Reading the Africa39 Anthology: “The Banana Eater” by Monica Arac de Nyeko

Over the next 4 months, we’ll be reading the stories in the Africa39 anthology and linking to interesting commentary on them from various sources. This first review was of Kenyan Caine Prize Winner, Okwiri Oduor’s short story, “Rag Doll”.

The Africa39 Anthology.

The Africa39 Anthology. (Click to purchase from Amazon.)

If you or your book club haven’t yet purchased the anthology, do so now and read along with us.

The next review will be of “Two Fragments of Love” by Eileen Almeida Barbosa.

This review is of Monica Arac de Nyeko’s “The Banana Eater”.


Sitting outside the library, or anywhere really, one often overhears conversations between women about fear and violence. In such conversations, a singular, unifying truth, reiterated in foundational works of feminist geography, emerges: what women fear most is not death or disease or war or the apocalypse; no, what women fear most is men. Men on this planet have not only imagined myriad and brutal ways to destroy themselves, women, and the planet’s ecosystems, but they also, by moving and working, thinking and acting, occupying space and mapping the world in ways that privilege men’s desires and points of view, continue to produced subtle and not so subtle aggressions against women. The famous words of Margaret Atwood — oft quoted as apocrypha and thus almost always out of context — is an apt index when reading Monica Arac de Nyeko’s Africa39 anthology story, “The Banana Eaters”. Documentary film director Mary Dickson recounts Atwood’s words in “A Woman’s Worst Nightmare”:

A woman’s worst nightmare? That’s pretty easy. Novelist Margaret Atwood writes that when she asked a male friend why men feel threatened by women, he answered, “They are afraid women will laugh at them.” When she asked a group of women why they feel threatened by men, they said, “We’re afraid of being killed.”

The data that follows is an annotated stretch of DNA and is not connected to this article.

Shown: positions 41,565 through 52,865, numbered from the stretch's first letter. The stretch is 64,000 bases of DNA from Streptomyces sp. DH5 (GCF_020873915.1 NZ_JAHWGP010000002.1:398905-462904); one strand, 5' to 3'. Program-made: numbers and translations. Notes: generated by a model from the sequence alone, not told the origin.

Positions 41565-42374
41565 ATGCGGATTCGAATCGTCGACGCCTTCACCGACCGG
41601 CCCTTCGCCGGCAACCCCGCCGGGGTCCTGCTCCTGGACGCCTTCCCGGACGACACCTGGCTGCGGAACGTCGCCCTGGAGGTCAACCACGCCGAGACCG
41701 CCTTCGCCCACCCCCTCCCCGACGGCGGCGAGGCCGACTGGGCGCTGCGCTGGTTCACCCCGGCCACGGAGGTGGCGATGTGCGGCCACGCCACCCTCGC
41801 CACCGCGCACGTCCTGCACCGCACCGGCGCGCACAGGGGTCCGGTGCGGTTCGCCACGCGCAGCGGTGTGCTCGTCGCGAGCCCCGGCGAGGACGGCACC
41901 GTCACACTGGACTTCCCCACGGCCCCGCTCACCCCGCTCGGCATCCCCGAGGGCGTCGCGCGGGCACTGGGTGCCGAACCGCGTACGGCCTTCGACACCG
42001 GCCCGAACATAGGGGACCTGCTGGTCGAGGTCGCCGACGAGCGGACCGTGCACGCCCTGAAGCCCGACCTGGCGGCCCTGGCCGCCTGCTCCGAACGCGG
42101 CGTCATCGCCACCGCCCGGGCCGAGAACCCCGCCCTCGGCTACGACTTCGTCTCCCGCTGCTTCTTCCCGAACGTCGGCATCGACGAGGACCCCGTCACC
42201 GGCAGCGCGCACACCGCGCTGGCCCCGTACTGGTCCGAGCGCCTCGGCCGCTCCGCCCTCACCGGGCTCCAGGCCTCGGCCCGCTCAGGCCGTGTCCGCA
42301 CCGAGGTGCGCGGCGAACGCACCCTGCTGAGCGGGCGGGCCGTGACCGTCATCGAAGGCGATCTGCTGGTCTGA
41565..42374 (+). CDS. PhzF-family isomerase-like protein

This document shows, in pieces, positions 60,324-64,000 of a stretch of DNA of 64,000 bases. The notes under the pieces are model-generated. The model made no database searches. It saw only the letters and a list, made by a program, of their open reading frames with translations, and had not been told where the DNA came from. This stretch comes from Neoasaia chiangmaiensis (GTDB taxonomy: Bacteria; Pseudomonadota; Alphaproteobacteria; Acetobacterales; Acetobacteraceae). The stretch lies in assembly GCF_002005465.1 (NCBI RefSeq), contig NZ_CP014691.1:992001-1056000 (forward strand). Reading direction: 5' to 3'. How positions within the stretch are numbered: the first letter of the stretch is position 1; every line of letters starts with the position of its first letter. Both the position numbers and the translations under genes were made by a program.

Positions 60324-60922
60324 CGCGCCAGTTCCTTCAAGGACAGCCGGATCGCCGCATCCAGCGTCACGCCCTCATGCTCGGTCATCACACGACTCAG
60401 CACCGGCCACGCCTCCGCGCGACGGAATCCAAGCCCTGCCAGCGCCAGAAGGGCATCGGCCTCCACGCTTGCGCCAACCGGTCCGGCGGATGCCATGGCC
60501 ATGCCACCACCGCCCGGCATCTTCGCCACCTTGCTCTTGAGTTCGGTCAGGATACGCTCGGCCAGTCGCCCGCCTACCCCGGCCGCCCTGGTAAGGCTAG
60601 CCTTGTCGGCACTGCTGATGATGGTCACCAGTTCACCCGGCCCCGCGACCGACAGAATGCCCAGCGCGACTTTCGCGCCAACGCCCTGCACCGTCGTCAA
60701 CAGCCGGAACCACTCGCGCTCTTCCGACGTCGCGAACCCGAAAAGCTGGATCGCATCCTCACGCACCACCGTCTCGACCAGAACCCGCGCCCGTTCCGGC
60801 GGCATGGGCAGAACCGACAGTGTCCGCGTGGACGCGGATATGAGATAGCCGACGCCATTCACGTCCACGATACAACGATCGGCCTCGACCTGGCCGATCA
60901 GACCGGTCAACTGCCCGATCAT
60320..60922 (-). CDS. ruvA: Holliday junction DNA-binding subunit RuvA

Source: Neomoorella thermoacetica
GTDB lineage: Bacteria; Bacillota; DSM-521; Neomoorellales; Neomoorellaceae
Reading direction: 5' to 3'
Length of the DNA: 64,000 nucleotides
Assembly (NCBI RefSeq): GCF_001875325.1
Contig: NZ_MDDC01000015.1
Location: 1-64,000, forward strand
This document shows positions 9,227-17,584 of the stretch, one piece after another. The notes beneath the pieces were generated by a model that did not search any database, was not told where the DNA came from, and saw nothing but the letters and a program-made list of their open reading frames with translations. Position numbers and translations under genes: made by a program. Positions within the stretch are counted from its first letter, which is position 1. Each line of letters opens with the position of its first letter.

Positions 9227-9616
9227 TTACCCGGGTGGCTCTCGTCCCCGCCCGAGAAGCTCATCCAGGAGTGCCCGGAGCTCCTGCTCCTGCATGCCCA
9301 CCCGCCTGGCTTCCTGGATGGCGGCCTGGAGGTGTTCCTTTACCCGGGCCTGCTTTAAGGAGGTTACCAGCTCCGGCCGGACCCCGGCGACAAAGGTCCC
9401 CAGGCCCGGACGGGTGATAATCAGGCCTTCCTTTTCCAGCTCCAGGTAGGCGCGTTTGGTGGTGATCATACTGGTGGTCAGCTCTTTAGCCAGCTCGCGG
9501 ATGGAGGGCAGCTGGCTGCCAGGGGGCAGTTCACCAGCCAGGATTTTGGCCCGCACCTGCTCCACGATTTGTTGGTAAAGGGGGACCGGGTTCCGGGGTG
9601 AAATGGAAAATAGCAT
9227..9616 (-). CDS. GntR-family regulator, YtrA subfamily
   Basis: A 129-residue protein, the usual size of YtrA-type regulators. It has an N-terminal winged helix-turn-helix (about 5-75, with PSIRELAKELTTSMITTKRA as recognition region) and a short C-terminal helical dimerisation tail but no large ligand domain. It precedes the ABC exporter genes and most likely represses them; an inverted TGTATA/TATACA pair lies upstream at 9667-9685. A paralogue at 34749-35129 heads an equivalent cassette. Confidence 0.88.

The Banana Eater provides an interesting perspective on the various fears a woman and her daughter must endure, and the stresses that result from living in an environment where men are an ever-present threat. Amito, the narrator, lends us a view of her neighbourhood: a housing estate in which “many things about our houses were similar.” Within this ostensible repetition without variation, Amito’s mother, Ma, establishes her individuality and the home-ness of their home:

Only our back yards were different. […] A house, she often said, starts at the back yard. See the state of the back yard and you’ll know if you want to enter.

Through her skill in gardening, Ma makes this backyard, where the home begins, spectacular. Though such a simple and benign thing, gardening reflects Ma’s daring to be unique, to express herself. “Garden”, in itself, is redolent with biblical and other mythologies. In this, a woman’s garden, not a secret garden but one that is highly visible to the world, we find a mother and a daughter. The labour of creating her garden, of nurturing a woman’s own space, at this point of the story already feels like a rebellion. (We might imagine Genesis rewritten, substituting a woman and her daughter for the prelapsarian man and woman in the garden.)

Plant fences and flowers, on the other hand, were different. They were boastful. They attracted everyone.

Different…boastful. Her will to difference, and individuality, is a boast. Ma plants a garden and the garden is prideful. Ma is prideful. Amito sees that the very act of a woman planting a magnificent garden in the housing estate is tinged with what the world of men will project onto her as hubris. Most of the time, the people who are attracted to the garden are harmless, tolerable. But then: